The man grew pale, but recovering himself replied:
“I didn’t file the wires. You can’t prove it.”
“I’m going to try, anyway,” declared Cumberford. “That is, unless you confess the truth, in which case I’ll prosecute Burthon instead of you.”
Reed stared at him but, stubbornly made no reply.
“How much did he pay you for the work?” continued Cumberford.
Mr. Cumberford touched a bell and a detective entered.
“Officer, I accuse this man of an attempt to murder Stephen Kane,” said he. “You overheard the recent interview in this room and understand the case perfectly and the evidence on which I base my charge. You will arrest Mr. Reed, if you please.”
The officer took the man in charge. Reed was nervous and evidently terrified, but maintained a stubborn silence.
“Confession may save you,” suggested Cumberford; but Reed was pursuing some plan previously determined on, and would not speak. So the officer led him away.
Next morning the wrecked aëroplane was transferred to the workshop in the Kane garden, where Wilson, under the supervision of Orissa and Mr. Cumberford, began taking it apart that they might estimate the damage it had sustained. Orissa’s face bore a serious but determined expression and she directed the work as intelligently as Steve could have done. Cumberford, who had brought a pair of overalls, worked beside Wilson and in a few hours they were able to tell exactly what repairs were necessary.
“The motors are not much injured,” announced Orissa, “and that is indeed fortunate. We need one new propeller blade, five bows and struts for the lower plane, new wing ends and guy-wires and almost a complete new running gear. It isn’t so very bad, sir. With the extra parts we have on hand I believe the aircraft can be put in perfect condition before the meet.”
“Good!” exclaimed Mr. Cumberford. “Then our greatest need is to secure a competent aviator.”
“To operate Stephen’s machine?”
“Of course. He’s out of commission, poor lad; but the machine must fly, nevertheless.”
Orissa’s blue eyes regarded him gravely. She had been considering this proposition ever since the accident.
“Our first task,” said she, “is to get my brother’s invention thoroughly repaired.”
“But the question of the aviator is fully as important,” persisted her friend. “Wilson,” turning to the mechanic, “do you think you could operate the aircraft?”
“Me, sir?” replied the man, with a startled look; “I—I’m afraid not. I understand it, of course; but I’ve had no experience.”
“No one but Stephen Kane can claim to have had experience with this device,” said Mr. Cumberford; “so someone must operate it who is, as yet, wholly inexperienced.”
“Can’t you find an aviator who has used other machines, sir?” asked Wilson. “The city is full of them just now.”
“I’ll try,” was the answer.
Mr. Cumberford did try. After engaging another mechanic to assist Wilson he interviewed every aviator he could find in Los Angeles. But all with the slightest experience in aërial navigation were engaged by the various aëroplane manufacturers to operate their devices, or had foreign machines of their own which were entered for competition. He was referred to several ambitious and fearless men who would willingly undertake to fly the Kane invention, but he feared to trust them with so important a duty.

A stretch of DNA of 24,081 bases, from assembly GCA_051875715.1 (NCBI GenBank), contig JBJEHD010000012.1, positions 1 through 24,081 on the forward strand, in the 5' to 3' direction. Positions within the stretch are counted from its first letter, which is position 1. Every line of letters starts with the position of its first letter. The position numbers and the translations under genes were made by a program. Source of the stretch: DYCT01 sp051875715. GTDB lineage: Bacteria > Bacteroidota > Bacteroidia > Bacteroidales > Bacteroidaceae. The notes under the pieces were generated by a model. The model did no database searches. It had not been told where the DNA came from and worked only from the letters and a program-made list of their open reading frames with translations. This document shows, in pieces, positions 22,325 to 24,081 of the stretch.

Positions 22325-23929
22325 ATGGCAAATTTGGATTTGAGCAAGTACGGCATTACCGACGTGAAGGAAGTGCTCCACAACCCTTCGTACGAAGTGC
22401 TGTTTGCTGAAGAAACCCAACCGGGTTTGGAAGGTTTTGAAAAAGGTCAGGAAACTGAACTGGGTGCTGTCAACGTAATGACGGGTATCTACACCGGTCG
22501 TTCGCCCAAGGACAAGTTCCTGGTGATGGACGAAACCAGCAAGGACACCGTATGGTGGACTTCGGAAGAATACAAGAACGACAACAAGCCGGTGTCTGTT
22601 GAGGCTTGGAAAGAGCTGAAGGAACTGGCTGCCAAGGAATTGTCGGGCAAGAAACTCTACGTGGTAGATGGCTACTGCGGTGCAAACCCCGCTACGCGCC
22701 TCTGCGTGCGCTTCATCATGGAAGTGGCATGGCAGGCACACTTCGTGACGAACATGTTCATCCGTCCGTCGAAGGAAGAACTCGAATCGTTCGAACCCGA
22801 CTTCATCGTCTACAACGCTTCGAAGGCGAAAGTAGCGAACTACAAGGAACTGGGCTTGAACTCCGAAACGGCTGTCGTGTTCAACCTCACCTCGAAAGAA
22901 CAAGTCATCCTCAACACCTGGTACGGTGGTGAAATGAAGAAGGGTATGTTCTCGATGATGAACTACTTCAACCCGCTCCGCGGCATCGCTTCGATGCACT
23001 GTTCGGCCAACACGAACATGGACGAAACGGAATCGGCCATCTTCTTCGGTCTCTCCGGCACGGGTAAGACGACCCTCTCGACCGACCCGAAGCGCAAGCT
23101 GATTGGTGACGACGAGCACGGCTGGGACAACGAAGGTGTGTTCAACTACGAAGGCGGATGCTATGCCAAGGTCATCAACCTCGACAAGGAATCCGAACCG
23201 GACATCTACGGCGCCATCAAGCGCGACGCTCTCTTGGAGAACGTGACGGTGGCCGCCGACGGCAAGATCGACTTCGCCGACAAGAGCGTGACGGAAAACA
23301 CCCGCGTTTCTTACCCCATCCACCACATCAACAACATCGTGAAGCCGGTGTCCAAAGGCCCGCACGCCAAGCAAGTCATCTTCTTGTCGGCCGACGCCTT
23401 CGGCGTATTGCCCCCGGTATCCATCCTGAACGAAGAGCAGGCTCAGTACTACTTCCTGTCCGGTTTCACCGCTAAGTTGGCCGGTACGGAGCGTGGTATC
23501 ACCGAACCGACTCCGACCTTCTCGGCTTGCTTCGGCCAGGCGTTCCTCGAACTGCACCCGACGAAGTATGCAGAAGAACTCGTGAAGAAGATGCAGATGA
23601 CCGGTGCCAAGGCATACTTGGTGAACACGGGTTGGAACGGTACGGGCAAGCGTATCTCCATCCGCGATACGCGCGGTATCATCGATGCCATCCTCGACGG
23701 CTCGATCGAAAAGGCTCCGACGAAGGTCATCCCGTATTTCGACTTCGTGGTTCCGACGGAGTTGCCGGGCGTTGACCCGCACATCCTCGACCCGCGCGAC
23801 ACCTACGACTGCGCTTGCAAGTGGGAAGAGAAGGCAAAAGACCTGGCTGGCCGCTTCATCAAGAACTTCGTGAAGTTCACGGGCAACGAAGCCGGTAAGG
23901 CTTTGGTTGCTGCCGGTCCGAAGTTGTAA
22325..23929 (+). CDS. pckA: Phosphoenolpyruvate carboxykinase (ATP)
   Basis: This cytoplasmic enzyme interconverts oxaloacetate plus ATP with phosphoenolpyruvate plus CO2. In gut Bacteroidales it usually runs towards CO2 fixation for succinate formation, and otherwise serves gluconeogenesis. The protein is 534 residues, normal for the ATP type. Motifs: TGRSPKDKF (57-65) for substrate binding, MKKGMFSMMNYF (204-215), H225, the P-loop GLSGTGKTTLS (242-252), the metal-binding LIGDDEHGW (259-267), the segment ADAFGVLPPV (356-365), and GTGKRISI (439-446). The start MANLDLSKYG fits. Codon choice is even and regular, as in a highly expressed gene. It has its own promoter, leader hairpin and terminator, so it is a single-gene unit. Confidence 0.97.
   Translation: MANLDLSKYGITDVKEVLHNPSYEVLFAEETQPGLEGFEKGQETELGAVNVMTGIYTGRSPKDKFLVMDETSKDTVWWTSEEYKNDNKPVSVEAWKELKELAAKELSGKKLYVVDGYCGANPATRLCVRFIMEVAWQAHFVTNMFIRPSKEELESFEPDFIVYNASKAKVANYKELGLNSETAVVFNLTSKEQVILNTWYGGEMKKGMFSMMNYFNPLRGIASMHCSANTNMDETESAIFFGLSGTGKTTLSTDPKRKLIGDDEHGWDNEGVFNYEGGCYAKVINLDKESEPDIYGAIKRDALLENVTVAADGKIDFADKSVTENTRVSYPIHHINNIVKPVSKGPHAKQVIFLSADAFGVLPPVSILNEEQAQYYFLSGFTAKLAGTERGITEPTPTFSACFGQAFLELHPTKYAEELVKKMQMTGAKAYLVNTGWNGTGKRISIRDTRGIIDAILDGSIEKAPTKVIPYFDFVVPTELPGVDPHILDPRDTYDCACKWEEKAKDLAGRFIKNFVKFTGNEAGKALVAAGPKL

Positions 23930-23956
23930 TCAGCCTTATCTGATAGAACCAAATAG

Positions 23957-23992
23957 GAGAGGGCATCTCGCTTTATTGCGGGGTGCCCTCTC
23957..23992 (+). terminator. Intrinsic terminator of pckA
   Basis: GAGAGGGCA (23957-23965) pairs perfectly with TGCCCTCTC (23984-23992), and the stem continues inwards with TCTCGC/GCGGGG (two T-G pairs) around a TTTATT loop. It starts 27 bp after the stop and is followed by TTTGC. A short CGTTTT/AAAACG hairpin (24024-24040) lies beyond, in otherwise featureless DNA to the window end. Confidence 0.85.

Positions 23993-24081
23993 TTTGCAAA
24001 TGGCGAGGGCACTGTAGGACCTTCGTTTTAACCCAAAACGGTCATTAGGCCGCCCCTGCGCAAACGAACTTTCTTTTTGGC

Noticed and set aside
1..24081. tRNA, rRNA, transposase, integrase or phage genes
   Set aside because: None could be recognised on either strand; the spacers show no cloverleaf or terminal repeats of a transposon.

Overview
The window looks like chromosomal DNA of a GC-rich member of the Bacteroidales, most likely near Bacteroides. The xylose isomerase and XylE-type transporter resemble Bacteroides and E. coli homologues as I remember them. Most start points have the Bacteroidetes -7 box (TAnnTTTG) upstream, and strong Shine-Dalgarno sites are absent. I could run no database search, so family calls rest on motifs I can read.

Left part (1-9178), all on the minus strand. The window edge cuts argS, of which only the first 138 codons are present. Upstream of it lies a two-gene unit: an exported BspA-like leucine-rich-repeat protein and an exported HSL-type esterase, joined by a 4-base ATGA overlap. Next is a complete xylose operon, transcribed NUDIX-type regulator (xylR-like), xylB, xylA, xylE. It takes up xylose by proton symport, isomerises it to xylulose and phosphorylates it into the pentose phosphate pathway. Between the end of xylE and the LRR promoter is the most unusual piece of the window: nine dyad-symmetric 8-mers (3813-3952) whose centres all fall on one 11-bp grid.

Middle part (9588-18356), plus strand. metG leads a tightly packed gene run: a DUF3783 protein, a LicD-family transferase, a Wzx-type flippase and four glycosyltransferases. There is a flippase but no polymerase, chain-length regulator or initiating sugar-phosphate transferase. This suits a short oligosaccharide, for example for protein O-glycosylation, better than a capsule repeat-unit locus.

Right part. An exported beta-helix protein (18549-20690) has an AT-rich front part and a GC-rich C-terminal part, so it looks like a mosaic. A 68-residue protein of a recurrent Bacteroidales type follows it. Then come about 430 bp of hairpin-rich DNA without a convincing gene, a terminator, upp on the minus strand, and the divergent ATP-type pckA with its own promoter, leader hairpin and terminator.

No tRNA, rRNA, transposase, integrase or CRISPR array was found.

Returning one day in a rather discouraged mood to Orissa, who was busy directing her men, he said:
“I have always, until now, been able to find a man for any purpose I required; but the art of flying is in its infancy and the few bold spirits who have entered the game are all tied up and unavailable. It looks very much as if we were going to have a winning aëroplane with no one to develop its possibilities.”
Orissa was tightening a turnbuckle. She looked up and said with a smile:
“The aviator is already provided, sir.”
“What! You have found him?” exclaimed Mr. Cumberford.
“I ought to have said ‘aviatress,’ I suppose,” laughed the girl.
“My daughter? Nonsense.”
“Oh, Sybil would undertake it, if I’d let her,” replied Orissa. “But I dare not trust anyone but—myself. There is too much at stake.”
“Just Orissa Kane. I’ve been to the hospital this morning and talked with Steve, and he quite approves my idea.”
Mr. Cumberford looked at the slight, delicate form with an expression of wonder. The girl seemed so dainty, so beautiful, so very feminine and youthful, that her suggestion to risk her life in an airship was positively absurd.
“You’ve a fine nerve, my child,” he remarked, with a sigh, “and I’ve no doubt you would undertake the thing if I’d give my consent. But of course I can’t do that.”
“You’re not fit.”
“In what way?”
“Why, er—strength, and—and experience. Girls don’t fly, my dear; they simply encourage the men to risk their necks.”
“Boo! there’s no danger,” asserted Orissa, scornfully. “One is as safe in the Kane Aircraft as in a trundle-bed.”
“Oh, one may be murdered in bed, you know, as well as in an aëroplane. Had those guy-wires not been tampered with an accident to my brother would have been impossible. Have you stopped to consider, sir, that even when the planes separated and crumpled under the air pressure Steve’s device asserted its ability to float, and dropped gently to the ground? Steve managed to get hurt because he fell under the weight of the motors; that was all. Really, sir, I can’t imagine anything safer than the aircraft. And as for brawn and muscle, you know very well that little strength is required in an aviator. Skill is called for; a clear head and a quick eye; and these qualities I possess.”
“H-m. You think you can manage the thing?”
“I know it—absolutely. I’ve talked over with Steve every detail from the very beginning, and have personally tested all the working parts time and again, except in actual flight.”
“And you’re not afraid?”
“Not in the least.”
“You won’t faint when you find yourself among the clouds?”
“Not a faint, sir. It isn’t in me.”
Mr. Cumberford fell silent and solemn. He began to seriously consider the proposition.